Restrictive Covenants - Detailed Analysis
Last Updated: October 2022
(b) Severance of a Covenant Connected to the Sale of a Business
Since Shafron, there have been some decisions which have questioned its restrictive approach to severance in cases where the covenant is connected to the sale of a business.
In City Wide Towing and Recovery Service Ltd v Poole1, the Alberta Court of Appeal distinguished Shafron on the basis that the covenant at issue there was given in the context of an employment agreement, whereas the covenant in the case before it was given pursuant to an agreement arising from the sale of the business.
The court then proceeded to sever the definition of “Non-Compete Area” as follows to save the restrictive covenant:
“Non-Compete Area” means the Provinces of Alberta, British Columbia and Saskatchewan and any other location within Canada where the Corporation and its Affiliates are carrying on the Business at any time during the Restriction Period. 2
An Ontario Court, on an application for an interlocutory injunction, distinguished Shafron when it applied blue pencil severance to a restrictive covenant arising from the sale of a business. The cautions in Shafron, which arose in the context of an employment contract, were less applicable in the context of the sale of a business. While the court was not prepared to rewrite the parties’ contract for them (notional severance), it held that where individual terms are found to be unreasonable, they can be severed. Accordingly, while the clause originally stated “anywhere within ten kilometres of the Restricted Area” (with the Restricted Area being defined as the Province of Ontario), it struck the phrase “ten kilometres of”, such that the covenant read “within the Restricted Area.3 The court’s decision to apply blue pencil severance clearly went beyond use of blue pencil severance for trivial matters, as contemplated in Shafron.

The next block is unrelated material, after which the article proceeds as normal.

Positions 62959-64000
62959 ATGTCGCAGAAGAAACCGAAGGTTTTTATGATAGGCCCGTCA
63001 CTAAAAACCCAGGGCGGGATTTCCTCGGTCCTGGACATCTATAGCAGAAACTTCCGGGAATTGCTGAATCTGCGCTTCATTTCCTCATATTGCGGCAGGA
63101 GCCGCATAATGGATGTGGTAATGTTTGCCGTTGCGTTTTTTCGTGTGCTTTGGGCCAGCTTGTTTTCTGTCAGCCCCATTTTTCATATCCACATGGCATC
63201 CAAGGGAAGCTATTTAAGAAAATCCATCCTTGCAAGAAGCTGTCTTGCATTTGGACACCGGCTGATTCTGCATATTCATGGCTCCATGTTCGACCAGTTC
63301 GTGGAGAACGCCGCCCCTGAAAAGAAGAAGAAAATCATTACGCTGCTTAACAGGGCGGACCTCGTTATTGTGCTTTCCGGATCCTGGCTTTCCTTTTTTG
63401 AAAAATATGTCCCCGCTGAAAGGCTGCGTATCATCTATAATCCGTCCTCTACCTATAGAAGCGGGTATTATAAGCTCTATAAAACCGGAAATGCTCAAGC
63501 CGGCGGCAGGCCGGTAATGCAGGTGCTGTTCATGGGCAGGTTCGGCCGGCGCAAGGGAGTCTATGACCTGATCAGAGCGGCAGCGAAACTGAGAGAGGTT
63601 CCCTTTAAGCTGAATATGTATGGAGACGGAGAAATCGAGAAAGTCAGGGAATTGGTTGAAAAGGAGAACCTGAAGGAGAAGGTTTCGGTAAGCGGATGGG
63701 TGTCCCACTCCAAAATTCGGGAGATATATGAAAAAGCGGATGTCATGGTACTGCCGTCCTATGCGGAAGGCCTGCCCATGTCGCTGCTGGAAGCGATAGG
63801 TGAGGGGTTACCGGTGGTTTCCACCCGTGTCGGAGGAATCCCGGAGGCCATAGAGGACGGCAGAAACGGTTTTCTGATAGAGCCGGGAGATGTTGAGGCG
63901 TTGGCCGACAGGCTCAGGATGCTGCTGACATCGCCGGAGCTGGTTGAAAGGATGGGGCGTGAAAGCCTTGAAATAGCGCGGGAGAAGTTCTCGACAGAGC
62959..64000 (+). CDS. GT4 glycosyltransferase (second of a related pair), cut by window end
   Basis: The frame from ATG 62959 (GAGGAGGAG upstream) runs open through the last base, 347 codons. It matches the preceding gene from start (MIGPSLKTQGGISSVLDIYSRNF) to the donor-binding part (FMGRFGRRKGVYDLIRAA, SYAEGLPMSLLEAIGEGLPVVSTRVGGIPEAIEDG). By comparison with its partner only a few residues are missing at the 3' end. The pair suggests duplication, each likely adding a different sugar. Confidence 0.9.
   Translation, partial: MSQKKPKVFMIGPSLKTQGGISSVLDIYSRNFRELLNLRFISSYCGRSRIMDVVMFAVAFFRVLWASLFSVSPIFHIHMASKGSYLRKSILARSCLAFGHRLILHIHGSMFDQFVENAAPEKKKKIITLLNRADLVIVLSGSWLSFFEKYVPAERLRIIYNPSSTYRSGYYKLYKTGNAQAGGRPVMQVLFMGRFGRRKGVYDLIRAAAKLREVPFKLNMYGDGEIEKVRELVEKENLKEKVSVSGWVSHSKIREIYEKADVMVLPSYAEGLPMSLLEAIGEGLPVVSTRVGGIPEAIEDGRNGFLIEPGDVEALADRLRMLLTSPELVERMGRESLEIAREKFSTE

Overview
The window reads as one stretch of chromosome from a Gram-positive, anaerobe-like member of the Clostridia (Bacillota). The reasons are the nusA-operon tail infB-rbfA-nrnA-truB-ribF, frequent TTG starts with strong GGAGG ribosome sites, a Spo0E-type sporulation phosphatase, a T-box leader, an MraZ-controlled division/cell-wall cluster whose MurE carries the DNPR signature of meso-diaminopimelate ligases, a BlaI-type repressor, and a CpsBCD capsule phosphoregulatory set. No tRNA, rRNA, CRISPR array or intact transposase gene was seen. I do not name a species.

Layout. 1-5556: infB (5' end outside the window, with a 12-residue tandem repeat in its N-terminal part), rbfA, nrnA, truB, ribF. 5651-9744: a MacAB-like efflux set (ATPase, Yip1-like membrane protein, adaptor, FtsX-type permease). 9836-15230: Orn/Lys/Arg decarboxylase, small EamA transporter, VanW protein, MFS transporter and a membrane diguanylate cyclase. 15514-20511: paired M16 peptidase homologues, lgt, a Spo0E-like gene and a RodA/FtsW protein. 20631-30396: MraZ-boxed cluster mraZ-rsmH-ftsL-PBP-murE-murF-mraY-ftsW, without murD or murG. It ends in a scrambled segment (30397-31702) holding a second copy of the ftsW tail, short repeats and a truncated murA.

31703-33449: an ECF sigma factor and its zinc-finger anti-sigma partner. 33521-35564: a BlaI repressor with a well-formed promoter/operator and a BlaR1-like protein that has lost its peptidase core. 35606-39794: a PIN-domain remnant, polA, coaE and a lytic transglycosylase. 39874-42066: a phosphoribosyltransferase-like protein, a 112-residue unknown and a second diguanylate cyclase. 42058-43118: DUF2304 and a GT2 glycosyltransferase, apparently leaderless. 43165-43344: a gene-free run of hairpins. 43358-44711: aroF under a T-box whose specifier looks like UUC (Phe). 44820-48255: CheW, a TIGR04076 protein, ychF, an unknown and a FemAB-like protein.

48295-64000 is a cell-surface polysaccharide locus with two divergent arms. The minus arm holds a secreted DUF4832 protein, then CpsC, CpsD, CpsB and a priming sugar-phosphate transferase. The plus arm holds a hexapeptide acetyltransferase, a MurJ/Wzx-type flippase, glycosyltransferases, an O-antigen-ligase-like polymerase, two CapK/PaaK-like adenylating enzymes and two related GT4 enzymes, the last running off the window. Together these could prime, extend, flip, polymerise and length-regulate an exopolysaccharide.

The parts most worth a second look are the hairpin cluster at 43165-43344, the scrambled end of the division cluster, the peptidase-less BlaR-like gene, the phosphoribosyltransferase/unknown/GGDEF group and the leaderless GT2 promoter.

In another decision, again in an application for an interlocutory injunction to enforce a non-competition clause, an Ontario Court held that the Shafron decision even left “open the question of whether notional severance may be employed in contracts for the sale of a business.” Accordingly, despite finding that the length of the agreement was unreasonable, the court was of the opinion that the plaintiff had met the “low threshold” of a serious issue to be tried as to whether the non-competition agreement could be read down to a length found to be reasonable by the court.4